Today I finished reading the New Jerusalem Study Bible, reading Revelation chapters 7 to 22. This Bible is well worth reading through, though I am not particularly enamoured of the study notes, which often cast doubt on the Bible as coming to us from God, and embrace discredited theories such as the documentary hypothesis concerning the composition of the Pentateuch.
But I do like many things about the translation, including the use of Hebrew names for God and especially the use of Yahweh, instead of the convention of rendering the
tetragrammaton as LORD.
There are many interesting renderings in this translation, which, unlike so many others, is not tied to the Wyclif-Tyndale-King James tradition.
And today I began reading through my Christmas present from Cathy and Philip [my daughter and son-in-law], which is the ESV Study Bible. I would like to read through the whole book, including the 750,000 word biblical text and the 1 and a quarter million word study notes, resources and articles.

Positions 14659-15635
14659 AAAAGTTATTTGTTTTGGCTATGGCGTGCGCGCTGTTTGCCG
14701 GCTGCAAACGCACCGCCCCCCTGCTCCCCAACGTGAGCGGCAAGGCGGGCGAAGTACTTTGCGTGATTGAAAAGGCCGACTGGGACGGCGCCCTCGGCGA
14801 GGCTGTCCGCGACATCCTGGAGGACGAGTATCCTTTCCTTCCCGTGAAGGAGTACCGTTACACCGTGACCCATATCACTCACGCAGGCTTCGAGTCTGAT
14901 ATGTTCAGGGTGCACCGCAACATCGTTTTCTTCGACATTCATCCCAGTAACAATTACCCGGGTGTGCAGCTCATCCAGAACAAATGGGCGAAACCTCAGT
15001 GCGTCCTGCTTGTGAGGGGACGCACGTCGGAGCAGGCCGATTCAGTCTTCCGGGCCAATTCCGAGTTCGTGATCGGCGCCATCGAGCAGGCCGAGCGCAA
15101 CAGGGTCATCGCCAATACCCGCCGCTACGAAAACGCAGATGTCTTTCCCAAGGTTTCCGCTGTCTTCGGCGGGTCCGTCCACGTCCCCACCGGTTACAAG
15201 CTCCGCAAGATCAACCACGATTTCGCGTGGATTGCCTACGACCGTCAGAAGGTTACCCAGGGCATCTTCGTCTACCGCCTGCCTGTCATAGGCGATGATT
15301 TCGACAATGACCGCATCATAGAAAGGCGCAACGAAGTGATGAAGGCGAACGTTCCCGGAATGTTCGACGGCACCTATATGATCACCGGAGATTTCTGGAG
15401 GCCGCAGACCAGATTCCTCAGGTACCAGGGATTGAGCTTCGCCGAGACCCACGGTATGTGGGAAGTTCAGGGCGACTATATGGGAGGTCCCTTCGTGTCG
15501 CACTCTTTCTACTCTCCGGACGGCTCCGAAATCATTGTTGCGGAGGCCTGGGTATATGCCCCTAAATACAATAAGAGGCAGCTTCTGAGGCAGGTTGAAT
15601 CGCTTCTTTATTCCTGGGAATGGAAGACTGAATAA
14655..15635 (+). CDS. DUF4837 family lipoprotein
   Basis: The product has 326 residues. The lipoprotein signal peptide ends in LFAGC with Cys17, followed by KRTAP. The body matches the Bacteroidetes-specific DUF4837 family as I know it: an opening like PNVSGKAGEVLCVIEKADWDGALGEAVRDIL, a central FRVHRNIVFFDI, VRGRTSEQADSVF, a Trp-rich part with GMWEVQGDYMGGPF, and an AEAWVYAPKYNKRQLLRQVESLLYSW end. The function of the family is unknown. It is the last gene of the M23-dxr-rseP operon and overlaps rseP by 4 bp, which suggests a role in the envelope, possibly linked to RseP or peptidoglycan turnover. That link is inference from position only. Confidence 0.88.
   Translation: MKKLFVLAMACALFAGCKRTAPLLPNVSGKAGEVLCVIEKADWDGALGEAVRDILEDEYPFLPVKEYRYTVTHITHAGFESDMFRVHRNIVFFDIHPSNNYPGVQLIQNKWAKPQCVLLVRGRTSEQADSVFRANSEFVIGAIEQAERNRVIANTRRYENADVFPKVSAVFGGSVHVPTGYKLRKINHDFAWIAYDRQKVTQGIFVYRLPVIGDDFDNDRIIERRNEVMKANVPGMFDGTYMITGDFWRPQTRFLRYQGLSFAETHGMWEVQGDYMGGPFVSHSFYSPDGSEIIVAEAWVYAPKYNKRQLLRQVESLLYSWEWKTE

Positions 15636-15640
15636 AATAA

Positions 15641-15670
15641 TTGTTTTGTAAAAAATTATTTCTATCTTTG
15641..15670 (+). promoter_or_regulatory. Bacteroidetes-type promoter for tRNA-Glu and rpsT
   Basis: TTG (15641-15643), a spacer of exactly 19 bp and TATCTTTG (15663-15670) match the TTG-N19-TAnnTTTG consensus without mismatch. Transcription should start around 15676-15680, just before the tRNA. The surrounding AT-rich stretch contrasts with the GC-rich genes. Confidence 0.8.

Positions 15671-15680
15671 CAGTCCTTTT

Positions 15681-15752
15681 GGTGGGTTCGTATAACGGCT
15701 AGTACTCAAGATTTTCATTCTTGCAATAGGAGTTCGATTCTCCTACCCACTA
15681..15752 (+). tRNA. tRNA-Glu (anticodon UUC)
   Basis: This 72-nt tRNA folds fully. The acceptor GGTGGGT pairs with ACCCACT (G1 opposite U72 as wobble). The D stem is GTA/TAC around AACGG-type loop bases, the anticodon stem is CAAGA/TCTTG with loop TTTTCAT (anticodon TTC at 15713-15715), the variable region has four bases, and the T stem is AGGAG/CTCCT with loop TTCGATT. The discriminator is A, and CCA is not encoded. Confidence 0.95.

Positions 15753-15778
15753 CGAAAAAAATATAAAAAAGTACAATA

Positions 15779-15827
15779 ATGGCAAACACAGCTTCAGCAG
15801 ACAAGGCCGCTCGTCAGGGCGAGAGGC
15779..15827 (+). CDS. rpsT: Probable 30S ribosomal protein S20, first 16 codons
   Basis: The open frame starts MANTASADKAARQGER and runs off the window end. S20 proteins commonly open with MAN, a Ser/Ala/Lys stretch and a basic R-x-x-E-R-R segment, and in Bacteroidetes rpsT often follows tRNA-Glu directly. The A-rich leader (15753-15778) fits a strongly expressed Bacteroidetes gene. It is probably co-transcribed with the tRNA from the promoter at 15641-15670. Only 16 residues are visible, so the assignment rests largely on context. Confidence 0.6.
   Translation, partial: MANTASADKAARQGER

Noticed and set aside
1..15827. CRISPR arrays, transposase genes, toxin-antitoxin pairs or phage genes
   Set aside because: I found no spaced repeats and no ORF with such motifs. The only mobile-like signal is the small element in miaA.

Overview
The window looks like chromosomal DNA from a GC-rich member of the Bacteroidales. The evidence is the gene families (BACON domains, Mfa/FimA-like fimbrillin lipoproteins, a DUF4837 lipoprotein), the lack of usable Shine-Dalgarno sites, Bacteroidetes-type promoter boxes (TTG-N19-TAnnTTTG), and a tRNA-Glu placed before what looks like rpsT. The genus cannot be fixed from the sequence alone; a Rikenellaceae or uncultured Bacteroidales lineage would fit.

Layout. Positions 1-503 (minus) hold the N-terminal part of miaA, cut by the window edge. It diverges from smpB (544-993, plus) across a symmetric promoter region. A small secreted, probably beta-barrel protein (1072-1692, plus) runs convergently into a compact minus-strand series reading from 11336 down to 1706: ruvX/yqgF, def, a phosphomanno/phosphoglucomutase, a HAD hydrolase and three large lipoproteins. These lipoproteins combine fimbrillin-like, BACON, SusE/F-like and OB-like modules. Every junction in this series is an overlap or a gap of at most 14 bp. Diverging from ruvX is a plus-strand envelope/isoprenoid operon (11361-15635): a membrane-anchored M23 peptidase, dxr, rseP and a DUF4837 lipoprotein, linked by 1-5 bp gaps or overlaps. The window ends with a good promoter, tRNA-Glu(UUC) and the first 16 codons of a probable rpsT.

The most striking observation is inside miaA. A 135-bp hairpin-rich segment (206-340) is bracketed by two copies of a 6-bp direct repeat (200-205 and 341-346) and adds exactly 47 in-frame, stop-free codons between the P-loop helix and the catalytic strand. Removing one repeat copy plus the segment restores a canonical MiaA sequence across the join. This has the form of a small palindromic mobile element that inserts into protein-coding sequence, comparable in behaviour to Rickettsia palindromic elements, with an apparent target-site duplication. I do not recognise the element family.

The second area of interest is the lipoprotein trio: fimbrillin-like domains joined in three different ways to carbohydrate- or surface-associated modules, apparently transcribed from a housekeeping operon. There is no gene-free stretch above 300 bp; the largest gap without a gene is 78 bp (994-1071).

Over the past three years, prompted by Ron McCarthy, I've been reading rapidly through these Bible versions, taking three to five months to do so:
The ESV Reformation Study Bible
The NIV Archaeological Study Bible
The New Living Translation, second edition
The Good News Bible, Australian edition
The Books of the Bible: a presentation of Today's New International Version
The New Jerusalem Study Bible [including the Roman Catholic additions, which are not holy Scripture, but are well worth every Christian reading].
I have read most of the study notes in most of these, with the exception of the NJSB.
But there are so many in the ESV Study Bible, it is going to probably take at least twice as long as the other journeys. I'm looking forward to a more leisurely ride, which I began today using the one year Daily Bible Reading Plan included in this book. I always modify these and today did begin with Ecclesiastes 3:1-8, but then read Hebrews 1, Psalm 104 [referred to in the study notes for Hebrews 1] and Hebrews 13, on which I'm preaching tomorrow.
David Chapman's notes on Hebrews are excellent. I hope to find the rest of the study notes equally as worthwhile.